Todd Haley’s history as a member of the Bill Parcells coaching tree has been well documented. But Kent Babb talked to the Kansas City Chiefs coach about just how difficult Parcells was on the coaches working on his staff.
Parcells has never been the type to overlook mistakes, whether a star player steps out of line or a grunt coughs up the wrong answer to a big question. But back in the 90’s as coach of the Jets, not all of his targets were players.
The practice field is quiet and a man is running in the distance. Players are watching as the man runs to a fence — coach’s orders. Some of the players are confused that an assistant coach, a young Todd Haley, is in Parcells’ crosshairs this time. Haley made a mistake, and he understood the hard way that there were no excuses and no compassion. He messed up the Jets’ practice schedule, and carelessness has consequences. So Parcells made him run, just another test for Haley.
“In front of the whole team. I was the whipping boy. I think Bill did most everything he could to get me to quit or to see what I was worth.”
Other coaches did quit. They couldn’t handle the abuse. Haley admits that he sometimes questioned Parcells’ approach and whether he fit into this unforgiving game. Haley’s dad, the legendary personnel man Dick Haley, might get a talking-to from his general manager if he missed on a draft pick. But running to the fence while the boss watched and players cackled was never part of the equation.
Todd Haley craved validation in those days. Later, when Parcells hired Haley to coordinate the passing game in Dallas, the old coach often walked off the field with anger on his breath, cursing the pass offense and muttering that it must be the worst group in the league. Parcells said it loud enough for Haley to hear it, and that wasn’t an accident.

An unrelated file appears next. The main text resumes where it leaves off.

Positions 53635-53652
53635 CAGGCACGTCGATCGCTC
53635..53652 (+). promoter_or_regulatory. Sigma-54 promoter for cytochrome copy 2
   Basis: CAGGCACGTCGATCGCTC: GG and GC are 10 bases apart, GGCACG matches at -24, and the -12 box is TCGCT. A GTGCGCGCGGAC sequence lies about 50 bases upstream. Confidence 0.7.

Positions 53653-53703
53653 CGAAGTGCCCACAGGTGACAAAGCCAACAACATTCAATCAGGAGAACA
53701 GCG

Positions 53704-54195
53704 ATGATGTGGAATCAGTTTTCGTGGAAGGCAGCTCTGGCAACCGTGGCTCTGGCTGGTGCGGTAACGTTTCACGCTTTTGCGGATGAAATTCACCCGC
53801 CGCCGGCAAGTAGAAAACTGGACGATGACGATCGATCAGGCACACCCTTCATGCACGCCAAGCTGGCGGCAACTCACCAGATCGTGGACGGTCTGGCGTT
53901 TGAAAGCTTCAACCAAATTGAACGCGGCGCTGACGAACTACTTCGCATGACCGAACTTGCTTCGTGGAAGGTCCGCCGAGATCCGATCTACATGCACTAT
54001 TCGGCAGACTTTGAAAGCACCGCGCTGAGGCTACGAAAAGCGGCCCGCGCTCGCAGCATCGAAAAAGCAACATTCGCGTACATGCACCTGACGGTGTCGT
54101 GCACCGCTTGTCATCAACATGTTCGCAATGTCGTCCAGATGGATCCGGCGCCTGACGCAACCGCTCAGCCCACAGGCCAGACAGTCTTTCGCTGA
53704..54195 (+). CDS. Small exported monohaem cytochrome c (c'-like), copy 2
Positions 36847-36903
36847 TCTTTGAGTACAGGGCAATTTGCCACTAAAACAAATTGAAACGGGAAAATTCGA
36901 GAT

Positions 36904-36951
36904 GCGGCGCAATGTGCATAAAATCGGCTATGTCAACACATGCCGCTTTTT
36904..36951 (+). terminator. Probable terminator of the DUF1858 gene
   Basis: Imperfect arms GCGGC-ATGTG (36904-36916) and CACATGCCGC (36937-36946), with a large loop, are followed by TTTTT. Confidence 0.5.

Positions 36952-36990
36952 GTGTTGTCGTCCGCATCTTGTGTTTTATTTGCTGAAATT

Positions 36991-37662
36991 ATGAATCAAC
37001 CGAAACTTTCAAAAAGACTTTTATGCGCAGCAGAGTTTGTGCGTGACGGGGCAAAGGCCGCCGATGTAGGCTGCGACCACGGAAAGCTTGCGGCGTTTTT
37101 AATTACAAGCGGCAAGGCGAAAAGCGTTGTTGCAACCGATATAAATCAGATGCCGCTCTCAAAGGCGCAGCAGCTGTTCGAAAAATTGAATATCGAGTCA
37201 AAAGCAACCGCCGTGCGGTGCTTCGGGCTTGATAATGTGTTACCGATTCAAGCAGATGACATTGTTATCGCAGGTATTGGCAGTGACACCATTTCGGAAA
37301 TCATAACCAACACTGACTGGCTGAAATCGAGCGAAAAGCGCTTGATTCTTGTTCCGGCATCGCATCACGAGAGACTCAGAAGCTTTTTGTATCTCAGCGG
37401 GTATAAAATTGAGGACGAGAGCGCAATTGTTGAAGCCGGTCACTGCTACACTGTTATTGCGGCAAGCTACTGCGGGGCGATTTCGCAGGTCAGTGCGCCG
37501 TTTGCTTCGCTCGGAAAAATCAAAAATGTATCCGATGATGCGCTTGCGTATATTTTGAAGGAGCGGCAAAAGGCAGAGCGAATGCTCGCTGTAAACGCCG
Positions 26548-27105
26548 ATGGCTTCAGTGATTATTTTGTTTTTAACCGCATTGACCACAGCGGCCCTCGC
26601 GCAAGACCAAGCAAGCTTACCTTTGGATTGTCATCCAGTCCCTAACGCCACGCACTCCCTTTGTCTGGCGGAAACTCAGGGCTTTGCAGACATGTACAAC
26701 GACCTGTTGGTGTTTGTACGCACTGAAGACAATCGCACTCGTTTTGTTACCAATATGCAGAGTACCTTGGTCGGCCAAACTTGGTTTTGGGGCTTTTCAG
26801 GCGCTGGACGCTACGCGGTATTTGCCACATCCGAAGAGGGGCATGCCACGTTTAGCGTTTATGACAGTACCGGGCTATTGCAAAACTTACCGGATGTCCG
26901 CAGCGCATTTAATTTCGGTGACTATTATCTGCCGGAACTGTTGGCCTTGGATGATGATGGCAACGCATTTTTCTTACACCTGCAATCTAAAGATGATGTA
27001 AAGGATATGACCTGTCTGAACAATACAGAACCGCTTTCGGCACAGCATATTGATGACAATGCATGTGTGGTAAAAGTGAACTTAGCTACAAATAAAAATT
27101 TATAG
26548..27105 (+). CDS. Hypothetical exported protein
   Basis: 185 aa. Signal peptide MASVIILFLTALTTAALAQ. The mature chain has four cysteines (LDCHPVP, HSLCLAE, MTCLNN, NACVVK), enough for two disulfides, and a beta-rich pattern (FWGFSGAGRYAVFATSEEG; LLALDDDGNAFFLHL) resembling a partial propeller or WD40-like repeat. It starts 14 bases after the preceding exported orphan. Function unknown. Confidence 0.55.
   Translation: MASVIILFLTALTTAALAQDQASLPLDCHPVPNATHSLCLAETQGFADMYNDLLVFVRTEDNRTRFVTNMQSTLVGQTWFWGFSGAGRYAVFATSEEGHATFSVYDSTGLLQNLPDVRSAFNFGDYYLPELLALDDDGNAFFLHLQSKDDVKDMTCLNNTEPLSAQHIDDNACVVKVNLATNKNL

“If you coach for Bill Parcells, there is not one day you can take a breath. It’s like dog years: One year working for him equals seven. But it makes you better.”
Parcells was hard on his assistants, but he was harder on the ones with a future. Parcells would find Haley in a quiet corner somewhere, drape an arm on the kid’s shoulders and tell him that he had something, and Parcells was being tough on him because he might be a head coach someday. Haley says his experience is part of the reason he’s 42 years old and sitting in the top coaching office at Chiefs headquarters. But the hunger for validation hasn’t weakened. Haley says he wants to prove to Parcells, more than a decade after the old coach made him run, that Dick Haley’s kid knows a thing or two.
Todd Haley has been waiting for years for Parcells to call and tell him that he has made it. That all the hard lessons paid off. That Todd Haley belongs. Then again, Haley says, it’s the pursuit of that call that kept him up all those nights, made him push all those players, and drove the young coach to unimaginable heights. It’s the same reason he still arrives early, stays late and makes his players’ lives miserable. Maybe someday that call will come. Then again, maybe not.
“If I didn’t get a call after getting the Arizona Cardinals to the Super Bowl I may never get a call.”
There isn’t a lot going on in Chiefs-land right now, so it’s the perfect time to get a piece like this from Babb. If you click over to the article you’ll get three different stories on Haley. I love hearing players talk about how hard things are under Haley, but I have a feeling that things are a vacation in Kansas City compared to a Parcells camp. Also, for as much as Haley is a disciple of the tuna, I guarantee you we never see Chan Gailey running wind sprints during practice.